2. Consolidation Principles
The Consolidated Financial Statements include the Financial Statements of HHLA and its significant subsidiaries as of 31 December of each financial year. The assets and liabilities of the domestic and foreign companies consolidated in full or using the equity method are recognised in accordance with the uniform accounting principles applied in the HHLA Group.
Capital is consolidated at the time of acquisition by setting off the acquisition costs of the investment against the pro rata fair values of the assets acquired and the liabilities and contingent liabilities assumed. Previously unreported intangible assets which can be included in the accounts under IFRS 3 in conjunction with IAS 38, and contingent liabilities are recognised at fair value.
Any positive difference arising in the course of this initial consolidation is capitalised as goodwill and subjected to an annual impairment test. Following a critical assessment, any negative difference is posted to profit and loss. For a detailed explanation of the impairment testing procedure used, please refer to Note 6 and Note 7.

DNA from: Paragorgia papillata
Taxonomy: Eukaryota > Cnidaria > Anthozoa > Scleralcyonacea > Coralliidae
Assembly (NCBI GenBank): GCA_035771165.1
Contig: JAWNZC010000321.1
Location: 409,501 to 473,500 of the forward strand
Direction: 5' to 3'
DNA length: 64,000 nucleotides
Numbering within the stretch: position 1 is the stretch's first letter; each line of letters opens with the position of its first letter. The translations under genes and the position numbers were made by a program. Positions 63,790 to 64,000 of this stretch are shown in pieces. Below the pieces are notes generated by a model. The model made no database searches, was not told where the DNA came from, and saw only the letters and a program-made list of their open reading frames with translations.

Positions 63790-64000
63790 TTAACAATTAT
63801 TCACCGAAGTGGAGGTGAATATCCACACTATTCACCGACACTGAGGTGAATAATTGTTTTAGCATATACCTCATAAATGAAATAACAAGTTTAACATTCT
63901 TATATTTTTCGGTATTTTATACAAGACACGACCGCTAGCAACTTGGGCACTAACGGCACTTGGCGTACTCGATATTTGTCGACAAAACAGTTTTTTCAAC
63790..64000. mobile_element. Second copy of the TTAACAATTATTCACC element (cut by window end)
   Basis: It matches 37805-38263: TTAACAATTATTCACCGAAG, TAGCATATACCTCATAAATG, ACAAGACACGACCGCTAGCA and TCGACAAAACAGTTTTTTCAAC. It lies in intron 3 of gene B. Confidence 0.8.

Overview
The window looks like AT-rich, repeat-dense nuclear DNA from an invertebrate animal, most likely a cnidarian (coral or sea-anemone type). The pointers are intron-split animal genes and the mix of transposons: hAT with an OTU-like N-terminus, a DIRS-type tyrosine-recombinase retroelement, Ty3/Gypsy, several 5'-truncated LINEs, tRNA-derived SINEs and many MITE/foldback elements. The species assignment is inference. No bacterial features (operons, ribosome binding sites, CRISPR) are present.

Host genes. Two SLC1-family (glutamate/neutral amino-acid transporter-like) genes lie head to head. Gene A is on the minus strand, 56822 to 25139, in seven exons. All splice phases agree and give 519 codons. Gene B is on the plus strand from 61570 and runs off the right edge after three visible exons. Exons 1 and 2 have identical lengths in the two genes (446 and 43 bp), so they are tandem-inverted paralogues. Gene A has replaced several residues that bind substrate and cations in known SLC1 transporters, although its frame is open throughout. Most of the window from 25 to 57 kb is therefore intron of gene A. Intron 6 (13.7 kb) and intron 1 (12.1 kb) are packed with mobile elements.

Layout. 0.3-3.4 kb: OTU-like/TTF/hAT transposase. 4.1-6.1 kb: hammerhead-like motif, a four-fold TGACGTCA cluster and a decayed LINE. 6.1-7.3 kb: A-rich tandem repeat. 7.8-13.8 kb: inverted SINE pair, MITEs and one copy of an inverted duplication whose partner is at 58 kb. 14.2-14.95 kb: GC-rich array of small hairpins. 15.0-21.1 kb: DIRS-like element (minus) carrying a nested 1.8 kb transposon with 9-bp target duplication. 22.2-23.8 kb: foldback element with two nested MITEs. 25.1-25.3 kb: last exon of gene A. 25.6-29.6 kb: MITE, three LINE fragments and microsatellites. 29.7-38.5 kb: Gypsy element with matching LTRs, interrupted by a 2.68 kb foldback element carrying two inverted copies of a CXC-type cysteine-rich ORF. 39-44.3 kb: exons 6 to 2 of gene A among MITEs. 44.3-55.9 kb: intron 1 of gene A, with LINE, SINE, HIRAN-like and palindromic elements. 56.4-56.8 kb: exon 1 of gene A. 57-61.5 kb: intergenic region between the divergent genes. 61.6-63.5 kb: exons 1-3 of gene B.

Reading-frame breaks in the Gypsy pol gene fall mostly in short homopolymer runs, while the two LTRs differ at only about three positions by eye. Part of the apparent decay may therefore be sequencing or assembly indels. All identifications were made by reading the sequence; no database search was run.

Equity interests held by third parties outside the Group are shown in the balance sheet under the item non-controlling interests within equity capital, see also Note 3 and Note 35.
The acquisition of additional non-controlling interests in consolidated companies is treated as an equity transaction in line with the entity concept and therefore set off directly against equity.
Gains or losses from the disposal of non-controlling interests in consolidated companies are likewise recognised directly in equity without effect on profit and loss insofar as the transaction does not lead to a loss of control. In the case of a loss of control, the remaining interests are measured at fair value or, if applicable, using the equity method.
The effects of intra-Group transactions are eliminated in full.
Payments for investments in property, plant and equipment, investment property and intangible assets.
International Financial Reporting Standards.
International Accounting Standards.
Assessment of an asset’s value in accordance with IFRS.